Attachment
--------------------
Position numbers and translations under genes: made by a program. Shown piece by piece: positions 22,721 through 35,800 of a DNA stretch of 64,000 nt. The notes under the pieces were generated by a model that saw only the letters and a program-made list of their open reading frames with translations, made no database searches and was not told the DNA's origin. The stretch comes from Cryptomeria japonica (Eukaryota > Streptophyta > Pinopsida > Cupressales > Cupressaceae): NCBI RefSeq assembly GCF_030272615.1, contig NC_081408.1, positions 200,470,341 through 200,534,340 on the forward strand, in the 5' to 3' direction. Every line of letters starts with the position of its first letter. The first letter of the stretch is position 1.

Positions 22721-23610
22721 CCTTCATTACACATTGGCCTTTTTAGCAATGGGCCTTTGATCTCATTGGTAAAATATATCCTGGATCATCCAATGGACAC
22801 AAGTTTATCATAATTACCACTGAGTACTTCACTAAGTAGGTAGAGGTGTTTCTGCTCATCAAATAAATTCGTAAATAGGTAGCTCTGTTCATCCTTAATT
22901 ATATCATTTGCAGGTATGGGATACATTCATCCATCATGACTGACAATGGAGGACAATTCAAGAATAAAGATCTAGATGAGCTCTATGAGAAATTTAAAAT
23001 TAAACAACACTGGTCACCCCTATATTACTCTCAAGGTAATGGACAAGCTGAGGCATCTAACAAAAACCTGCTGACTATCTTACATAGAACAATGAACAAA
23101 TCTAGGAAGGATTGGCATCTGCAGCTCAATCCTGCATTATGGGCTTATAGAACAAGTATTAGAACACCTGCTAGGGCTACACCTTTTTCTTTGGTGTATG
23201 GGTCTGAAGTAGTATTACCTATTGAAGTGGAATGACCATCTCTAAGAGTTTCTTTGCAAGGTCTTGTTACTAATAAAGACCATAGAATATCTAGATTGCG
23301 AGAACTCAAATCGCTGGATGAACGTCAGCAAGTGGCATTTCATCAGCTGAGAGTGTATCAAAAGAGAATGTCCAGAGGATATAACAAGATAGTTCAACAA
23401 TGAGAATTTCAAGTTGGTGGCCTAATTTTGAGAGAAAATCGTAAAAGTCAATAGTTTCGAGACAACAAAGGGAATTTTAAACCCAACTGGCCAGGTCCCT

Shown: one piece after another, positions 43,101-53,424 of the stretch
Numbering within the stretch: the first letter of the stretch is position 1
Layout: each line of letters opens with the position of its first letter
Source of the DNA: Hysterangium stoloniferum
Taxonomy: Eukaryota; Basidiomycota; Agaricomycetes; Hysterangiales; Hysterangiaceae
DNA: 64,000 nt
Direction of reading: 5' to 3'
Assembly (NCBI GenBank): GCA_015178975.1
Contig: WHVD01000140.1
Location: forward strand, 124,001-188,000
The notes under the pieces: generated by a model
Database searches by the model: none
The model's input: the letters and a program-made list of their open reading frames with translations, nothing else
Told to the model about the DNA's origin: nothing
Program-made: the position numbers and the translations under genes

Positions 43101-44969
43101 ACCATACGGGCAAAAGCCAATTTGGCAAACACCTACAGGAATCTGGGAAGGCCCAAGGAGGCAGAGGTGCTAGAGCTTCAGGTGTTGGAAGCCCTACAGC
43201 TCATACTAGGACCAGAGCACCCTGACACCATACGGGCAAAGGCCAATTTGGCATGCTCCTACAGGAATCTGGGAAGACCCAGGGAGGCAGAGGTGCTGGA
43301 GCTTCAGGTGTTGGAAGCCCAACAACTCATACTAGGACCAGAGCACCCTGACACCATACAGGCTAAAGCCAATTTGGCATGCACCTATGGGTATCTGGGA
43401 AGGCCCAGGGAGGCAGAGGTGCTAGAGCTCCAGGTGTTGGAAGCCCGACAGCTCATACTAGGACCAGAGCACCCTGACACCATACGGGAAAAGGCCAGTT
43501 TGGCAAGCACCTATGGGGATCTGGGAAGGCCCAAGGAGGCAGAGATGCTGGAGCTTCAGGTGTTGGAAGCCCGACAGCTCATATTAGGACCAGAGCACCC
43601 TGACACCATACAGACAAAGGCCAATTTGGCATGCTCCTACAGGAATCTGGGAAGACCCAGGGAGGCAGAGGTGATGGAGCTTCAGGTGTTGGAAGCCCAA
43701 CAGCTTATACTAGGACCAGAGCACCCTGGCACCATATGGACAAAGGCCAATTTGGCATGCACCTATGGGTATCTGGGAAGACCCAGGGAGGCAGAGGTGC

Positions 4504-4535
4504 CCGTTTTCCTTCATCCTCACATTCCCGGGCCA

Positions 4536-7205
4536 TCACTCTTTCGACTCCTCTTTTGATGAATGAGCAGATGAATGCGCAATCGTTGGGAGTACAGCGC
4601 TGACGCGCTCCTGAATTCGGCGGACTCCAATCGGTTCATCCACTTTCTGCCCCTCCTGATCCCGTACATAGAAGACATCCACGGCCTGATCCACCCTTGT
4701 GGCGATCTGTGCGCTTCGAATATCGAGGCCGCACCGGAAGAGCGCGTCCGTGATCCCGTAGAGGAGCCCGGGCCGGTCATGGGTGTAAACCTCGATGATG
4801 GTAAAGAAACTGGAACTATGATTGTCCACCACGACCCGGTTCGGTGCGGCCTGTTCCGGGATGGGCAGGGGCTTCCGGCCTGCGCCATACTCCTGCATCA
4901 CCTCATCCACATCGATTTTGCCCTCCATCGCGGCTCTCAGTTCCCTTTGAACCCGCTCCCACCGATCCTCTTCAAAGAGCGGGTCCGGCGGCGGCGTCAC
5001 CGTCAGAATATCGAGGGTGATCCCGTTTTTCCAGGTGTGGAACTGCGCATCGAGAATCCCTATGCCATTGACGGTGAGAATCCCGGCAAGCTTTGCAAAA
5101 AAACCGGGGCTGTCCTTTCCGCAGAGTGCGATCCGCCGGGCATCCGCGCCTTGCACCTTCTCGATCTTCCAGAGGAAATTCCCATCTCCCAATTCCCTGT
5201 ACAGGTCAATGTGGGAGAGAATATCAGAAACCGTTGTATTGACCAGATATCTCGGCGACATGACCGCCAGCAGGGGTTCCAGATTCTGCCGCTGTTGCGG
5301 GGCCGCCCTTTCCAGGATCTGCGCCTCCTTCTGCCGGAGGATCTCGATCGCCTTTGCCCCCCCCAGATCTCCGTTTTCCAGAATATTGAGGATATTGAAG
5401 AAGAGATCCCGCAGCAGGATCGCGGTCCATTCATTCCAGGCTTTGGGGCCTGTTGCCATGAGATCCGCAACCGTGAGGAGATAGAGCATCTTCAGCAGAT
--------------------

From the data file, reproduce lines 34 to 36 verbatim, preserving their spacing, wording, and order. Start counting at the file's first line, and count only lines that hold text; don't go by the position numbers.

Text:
Positions 4504-4535
4504 CCGTTTTCCTTCATCCTCACATTCCCGGGCCA

Positions 4536-7205